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Rediff.com  » Business » Meet the man who gave India the Rupee symbol

Meet the man who gave India the Rupee symbol

Last updated on: July 16, 2010 19:16 IST

'It is a great honour to be a part of India's history'

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The young man, who has given the Indian rupee a symbol, has been relentlessly pursuing a little-known art called typography over the last five years.

He took up this specialised subject despite opposition from his parents, who wanted to him to become a doctor or an IAS officer.

On July 15, D Udaya Kumar became more famous than most doctors or IAS officers in India. He has achieved celebrity status after his design for the Indian rupee currency was approved by the government on Thursday.

"It is a great honour to be a part of India's history," said an excited Udaya while speaking with rediff.com.

The 31-year-old PhD-holder from IIT-Bombay who was set to join as a professor at IIT-Guwahati's department of design on Friday had to postpone the date of joining after he heard that his design had been chosen as the rupee symbol. He has been talking to the Indian and international media incessantly. His cellphone didn't stop ringing till late into the night.

At the Indian Institute of Technology, Udaya Kumar has been pursuing research in esoteric subjects like evolution of the ancient Tamil script from palm leaf etching to printing press. His ultimate aim is to resurrect regional language scripts in India.

"India has some of the greatest scripts in the world, but unfortunately they have not been studied properly and in a scientific manner," says this ardent admirer of Van Gogh masterpieces.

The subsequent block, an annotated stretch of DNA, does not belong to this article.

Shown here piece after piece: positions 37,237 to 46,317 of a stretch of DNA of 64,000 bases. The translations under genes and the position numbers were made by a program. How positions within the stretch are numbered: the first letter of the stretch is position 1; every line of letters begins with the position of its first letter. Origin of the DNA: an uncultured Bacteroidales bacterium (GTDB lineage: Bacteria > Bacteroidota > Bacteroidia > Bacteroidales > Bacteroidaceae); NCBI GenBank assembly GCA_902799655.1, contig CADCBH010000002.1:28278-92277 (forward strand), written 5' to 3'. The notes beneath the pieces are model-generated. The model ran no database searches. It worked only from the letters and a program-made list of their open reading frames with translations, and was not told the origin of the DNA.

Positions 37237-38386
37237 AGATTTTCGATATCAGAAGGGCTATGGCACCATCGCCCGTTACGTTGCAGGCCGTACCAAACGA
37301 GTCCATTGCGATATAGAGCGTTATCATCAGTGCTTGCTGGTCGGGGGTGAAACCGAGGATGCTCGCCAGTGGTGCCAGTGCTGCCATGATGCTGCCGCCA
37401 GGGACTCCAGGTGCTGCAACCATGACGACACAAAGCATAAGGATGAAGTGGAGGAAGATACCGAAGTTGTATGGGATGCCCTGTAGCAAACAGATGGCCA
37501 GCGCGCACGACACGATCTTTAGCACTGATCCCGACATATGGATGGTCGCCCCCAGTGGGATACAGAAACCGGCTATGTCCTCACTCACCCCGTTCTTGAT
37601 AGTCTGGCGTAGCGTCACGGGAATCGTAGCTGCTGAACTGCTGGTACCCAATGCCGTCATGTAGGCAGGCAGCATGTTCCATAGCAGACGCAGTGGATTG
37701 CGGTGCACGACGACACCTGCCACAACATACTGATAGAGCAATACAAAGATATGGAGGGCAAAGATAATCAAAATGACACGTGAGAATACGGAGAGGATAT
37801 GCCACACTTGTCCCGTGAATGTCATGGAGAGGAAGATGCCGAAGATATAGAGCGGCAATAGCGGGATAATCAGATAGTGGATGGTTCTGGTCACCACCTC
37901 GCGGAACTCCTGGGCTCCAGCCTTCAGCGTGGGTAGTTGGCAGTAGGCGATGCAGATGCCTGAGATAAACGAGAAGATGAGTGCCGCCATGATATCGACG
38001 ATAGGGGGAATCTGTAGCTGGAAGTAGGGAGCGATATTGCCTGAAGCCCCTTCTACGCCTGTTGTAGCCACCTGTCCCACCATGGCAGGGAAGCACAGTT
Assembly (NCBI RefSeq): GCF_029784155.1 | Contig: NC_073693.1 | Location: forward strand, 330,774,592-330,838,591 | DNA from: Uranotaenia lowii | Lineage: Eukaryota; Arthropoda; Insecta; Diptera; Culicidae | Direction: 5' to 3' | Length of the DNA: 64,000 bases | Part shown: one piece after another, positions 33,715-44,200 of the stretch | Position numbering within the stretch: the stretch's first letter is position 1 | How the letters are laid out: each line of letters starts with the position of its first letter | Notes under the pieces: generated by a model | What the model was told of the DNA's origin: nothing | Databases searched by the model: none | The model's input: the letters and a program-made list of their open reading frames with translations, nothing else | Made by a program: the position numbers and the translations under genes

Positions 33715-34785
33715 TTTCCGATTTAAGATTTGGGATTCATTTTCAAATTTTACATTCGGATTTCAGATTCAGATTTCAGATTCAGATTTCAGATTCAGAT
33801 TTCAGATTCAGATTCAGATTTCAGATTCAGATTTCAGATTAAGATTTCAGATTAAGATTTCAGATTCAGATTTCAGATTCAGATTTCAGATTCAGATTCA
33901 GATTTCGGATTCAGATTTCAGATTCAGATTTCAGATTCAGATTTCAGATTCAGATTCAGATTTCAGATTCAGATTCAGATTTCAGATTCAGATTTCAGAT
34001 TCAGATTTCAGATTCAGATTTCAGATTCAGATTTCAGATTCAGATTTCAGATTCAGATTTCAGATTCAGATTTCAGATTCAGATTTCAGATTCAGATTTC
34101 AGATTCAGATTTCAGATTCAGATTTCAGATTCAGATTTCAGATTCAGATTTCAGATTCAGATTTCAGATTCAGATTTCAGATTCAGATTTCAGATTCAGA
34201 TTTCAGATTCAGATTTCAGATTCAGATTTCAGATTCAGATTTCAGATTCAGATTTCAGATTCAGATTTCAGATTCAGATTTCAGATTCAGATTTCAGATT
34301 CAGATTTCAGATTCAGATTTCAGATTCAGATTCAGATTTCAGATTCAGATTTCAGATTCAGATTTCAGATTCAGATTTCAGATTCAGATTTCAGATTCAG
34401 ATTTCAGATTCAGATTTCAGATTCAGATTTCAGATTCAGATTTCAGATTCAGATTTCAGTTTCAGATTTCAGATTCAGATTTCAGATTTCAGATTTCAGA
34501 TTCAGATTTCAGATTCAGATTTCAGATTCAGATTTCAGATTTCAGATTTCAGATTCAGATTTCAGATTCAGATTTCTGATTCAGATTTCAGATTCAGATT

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Image: D Udaya Kumar, the creator of the Rupee symbol.

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'I have not even had the time to celebrate'

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Awards and recognitions have been his best companions. A simple and unassuming Udaya has won laurels through his schooldays, be it at sports, studies, art or good behaviour.

He was conferred the best student award of La Chatelaine Residential Junior College, Chennai, in 1993. He considers honesty, equality and discipline as his best virtues.

In his latest stint as a professor at IIT-Guwahati, he wants to share his knowledge of typography and help students discover the essence of India's regional scripts.

In an interview with rediff.com, Udaya Kumar shares the excitement of winning one of the nation's most coveted recognitions.

Did you ever think you would win this competition? How do you feel now?

I was quite confident, but all the designs were good and had their own identity. So I was not too sure.

I was anxiously waiting for the results just like the others. It is a great feeling. Words cannot express what I feel now. I am yet to comprehend what it actually means to me.

I have not even had the time to celebrate or think about it. I have been talking to the media and other well-wishers since morning. There are hundreds of missed calls. It is truly overwhelming.

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Image: The Rupee symbol created by D Udaya Kumar.

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'I knew this is the biggest test of my life'

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What did your parents say?

They are very happy. I could hardly talk to them as I have not got the time. I hope by tomorrow I will get some time to talk to them peacefully. My father keeps saying that I should have become an IAS officer. They wanted me to reach great heights and were disappointed with my professional choice. Perhaps, today he will change his mind (laughs).

Did you seek the opinion of your professors and friends before you sent the design?

Yes, I had shown the sketches, explained finer details and made a presentation at the IDC (Industrial Design Centre at IIT-Bombay). They were very positive and encouraging.

It took me months of practice and preparation as I knew this was the biggest test of my life and I had to do it really well.